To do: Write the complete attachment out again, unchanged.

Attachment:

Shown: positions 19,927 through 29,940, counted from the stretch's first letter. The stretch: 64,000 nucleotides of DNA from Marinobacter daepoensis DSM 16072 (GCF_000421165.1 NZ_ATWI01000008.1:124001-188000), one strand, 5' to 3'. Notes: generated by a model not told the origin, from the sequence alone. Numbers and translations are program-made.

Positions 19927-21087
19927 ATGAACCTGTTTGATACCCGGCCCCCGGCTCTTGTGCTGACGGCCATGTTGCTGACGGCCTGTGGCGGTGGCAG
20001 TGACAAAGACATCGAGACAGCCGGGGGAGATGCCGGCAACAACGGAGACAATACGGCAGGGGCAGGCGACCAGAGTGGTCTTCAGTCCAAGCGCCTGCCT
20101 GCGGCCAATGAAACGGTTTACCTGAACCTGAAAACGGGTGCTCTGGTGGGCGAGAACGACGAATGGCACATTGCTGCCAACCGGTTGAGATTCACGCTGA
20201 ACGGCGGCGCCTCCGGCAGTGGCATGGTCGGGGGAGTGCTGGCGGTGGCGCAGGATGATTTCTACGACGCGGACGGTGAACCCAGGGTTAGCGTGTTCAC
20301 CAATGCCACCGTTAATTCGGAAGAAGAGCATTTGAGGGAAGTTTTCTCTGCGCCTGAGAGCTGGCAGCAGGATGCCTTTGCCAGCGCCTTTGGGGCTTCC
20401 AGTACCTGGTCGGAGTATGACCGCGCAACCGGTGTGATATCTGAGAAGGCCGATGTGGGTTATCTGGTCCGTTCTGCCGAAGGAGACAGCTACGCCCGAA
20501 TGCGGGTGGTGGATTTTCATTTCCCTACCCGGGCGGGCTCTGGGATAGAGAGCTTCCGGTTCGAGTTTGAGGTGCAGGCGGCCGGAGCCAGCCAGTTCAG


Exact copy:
Shown: positions 19,927 through 29,940, counted from the stretch's first letter. The stretch: 64,000 nucleotides of DNA from Marinobacter daepoensis DSM 16072 (GCF_000421165.1 NZ_ATWI01000008.1:124001-188000), one strand, 5' to 3'. Notes: generated by a model not told the origin, from the sequence alone. Numbers and translations are program-made.

Positions 19927-21087
19927 ATGAACCTGTTTGATACCCGGCCCCCGGCTCTTGTGCTGACGGCCATGTTGCTGACGGCCTGTGGCGGTGGCAG
20001 TGACAAAGACATCGAGACAGCCGGGGGAGATGCCGGCAACAACGGAGACAATACGGCAGGGGCAGGCGACCAGAGTGGTCTTCAGTCCAAGCGCCTGCCT
20101 GCGGCCAATGAAACGGTTTACCTGAACCTGAAAACGGGTGCTCTGGTGGGCGAGAACGACGAATGGCACATTGCTGCCAACCGGTTGAGATTCACGCTGA
20201 ACGGCGGCGCCTCCGGCAGTGGCATGGTCGGGGGAGTGCTGGCGGTGGCGCAGGATGATTTCTACGACGCGGACGGTGAACCCAGGGTTAGCGTGTTCAC
20301 CAATGCCACCGTTAATTCGGAAGAAGAGCATTTGAGGGAAGTTTTCTCTGCGCCTGAGAGCTGGCAGCAGGATGCCTTTGCCAGCGCCTTTGGGGCTTCC
20401 AGTACCTGGTCGGAGTATGACCGCGCAACCGGTGTGATATCTGAGAAGGCCGATGTGGGTTATCTGGTCCGTTCTGCCGAAGGAGACAGCTACGCCCGAA
20501 TGCGGGTGGTGGATTTTCATTTCCCTACCCGGGCGGGCTCTGGGATAGAGAGCTTCCGGTTCGAGTTTGAGGTGCAGGCGGCCGGAGCCAGCCAGTTCAG